• Right.. ive put a 3 pin standard plug on the end of this cable.. 3a fuze. Its next to me in the bedroom . Its charged up all 3 of our brushes. Luckily a tsunami hasnt hit us and got into the electrics.

        Reply
  32. Thanks Jon. I appreciate (thinking about it) that having a long cable dangling around in the bathroom isn’t a very safe idea. However, if they had a version of the cable that had a 3-pin plug on the end, along with a longer cable, then there wouldn’t be the safety issue because it couldn’t be used in the bathroom.
    Talking of safety issues I tried a bit of DIY. I cut the plug off the end of the cable, fitted an IEC socket and plugged a kettle lead into that. Big flash (guess there’s step-down type components in the plug that hadn’t occurred to me). Fortunately my razor wasn’t connected but still going to need a new cable and Clean and Charge I think, although not sure that the Clean and Charge would be much use to me. Shame. Thanks for your help, sorry for ignoring it. (I’m not going to get an electrician to fit a new socket in my bathroom, for one thing I don’t think there’s anywhere sensible for it in my bathroom). Thanks.

    Reply
  33. Hi Jon. Thanks for the article. I got a Braun Series 9 shaver recently and the coiled cable is really short! As it connects to the cleaning station then I’m looking for a longer cable and don’t want it to drag the cleaning fluid off the shelf I’m putting it on. I was looking for a 2-pin extension cable. Do you know if such things exist? Thanks very much, Tony.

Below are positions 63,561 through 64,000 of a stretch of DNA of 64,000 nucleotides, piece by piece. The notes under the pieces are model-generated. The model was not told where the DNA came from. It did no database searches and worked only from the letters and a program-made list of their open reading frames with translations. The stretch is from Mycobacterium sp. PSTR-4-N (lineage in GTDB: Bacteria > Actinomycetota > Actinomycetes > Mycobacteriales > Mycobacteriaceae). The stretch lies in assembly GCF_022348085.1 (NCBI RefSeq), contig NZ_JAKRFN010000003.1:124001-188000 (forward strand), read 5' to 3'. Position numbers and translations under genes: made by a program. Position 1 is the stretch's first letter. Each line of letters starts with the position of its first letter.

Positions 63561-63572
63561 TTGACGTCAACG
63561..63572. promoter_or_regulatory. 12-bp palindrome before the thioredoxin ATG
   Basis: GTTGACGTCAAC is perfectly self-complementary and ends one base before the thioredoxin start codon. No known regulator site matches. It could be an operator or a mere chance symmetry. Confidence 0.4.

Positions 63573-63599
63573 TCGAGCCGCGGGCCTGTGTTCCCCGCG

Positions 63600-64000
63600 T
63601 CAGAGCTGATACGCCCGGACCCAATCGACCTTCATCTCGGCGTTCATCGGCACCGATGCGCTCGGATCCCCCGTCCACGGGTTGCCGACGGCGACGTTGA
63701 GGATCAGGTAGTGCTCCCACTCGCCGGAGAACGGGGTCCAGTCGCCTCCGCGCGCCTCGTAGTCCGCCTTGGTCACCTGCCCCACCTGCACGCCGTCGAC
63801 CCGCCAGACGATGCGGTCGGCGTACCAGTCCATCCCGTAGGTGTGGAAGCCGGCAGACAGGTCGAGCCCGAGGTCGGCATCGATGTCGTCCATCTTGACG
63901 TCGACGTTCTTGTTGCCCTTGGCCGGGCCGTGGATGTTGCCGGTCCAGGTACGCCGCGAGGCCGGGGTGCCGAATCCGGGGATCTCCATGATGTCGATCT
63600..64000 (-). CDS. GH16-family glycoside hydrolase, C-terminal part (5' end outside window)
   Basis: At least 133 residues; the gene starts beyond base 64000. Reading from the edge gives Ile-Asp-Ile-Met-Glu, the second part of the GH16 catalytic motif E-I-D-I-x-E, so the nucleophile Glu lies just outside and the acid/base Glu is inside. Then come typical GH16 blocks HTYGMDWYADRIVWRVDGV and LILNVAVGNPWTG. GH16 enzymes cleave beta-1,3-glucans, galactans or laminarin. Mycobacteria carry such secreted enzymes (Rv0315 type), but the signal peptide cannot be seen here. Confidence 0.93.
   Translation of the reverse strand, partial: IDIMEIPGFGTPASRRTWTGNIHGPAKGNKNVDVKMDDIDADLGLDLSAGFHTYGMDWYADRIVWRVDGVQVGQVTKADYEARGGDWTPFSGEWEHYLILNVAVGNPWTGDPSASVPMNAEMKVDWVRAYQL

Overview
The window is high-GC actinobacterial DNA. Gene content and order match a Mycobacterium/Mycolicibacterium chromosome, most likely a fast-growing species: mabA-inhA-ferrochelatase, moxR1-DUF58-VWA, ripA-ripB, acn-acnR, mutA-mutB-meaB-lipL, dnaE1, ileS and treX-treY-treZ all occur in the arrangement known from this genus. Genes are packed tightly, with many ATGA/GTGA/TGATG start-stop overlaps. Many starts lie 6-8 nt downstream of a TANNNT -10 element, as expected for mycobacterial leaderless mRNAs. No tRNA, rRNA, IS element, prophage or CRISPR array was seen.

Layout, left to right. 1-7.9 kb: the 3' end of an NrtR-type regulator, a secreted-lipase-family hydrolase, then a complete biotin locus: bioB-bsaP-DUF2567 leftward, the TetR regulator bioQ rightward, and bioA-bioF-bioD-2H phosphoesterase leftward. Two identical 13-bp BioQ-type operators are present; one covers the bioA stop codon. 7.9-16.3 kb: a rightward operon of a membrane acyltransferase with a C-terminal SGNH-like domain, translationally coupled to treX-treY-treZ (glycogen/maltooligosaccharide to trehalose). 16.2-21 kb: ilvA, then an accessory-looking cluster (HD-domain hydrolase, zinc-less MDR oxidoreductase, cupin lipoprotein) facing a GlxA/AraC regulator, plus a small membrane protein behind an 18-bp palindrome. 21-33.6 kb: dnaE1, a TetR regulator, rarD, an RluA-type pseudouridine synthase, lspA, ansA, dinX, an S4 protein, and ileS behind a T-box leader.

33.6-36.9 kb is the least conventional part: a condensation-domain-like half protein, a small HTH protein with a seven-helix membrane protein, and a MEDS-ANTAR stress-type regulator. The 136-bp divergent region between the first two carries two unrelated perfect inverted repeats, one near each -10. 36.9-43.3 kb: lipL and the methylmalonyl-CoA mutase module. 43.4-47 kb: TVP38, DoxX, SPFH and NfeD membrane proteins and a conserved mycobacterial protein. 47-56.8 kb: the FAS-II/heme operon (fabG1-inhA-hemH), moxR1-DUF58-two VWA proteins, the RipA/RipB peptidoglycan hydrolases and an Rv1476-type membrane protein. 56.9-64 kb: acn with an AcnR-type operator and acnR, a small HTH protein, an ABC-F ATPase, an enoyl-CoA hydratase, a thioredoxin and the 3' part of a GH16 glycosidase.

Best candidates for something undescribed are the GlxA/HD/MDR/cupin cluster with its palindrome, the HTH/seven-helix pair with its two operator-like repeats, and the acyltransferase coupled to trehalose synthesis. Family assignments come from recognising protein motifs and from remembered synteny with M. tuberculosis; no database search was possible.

Reply
    • Hi Tony,

      Thanks for the comment.

      I am not aware of such a product and a quick bit of research does not really show any matching results. There are many comments/articles that raise some safety concerns.

      I would suggest consulting an electrician.

      Reply
    • Judy, if you are in the UK and using a toothbrush designed for the UK (voltage on the base of the charger should show support for 240v), then connect your toothbrush to the 240v outlet, not the 100v.

      Reply
  34. I have a 2 pin Uk plug on my toothbrush charger but moving to bermuda so need a 2 pin USA adapter to plug it in can’t seem to find one ?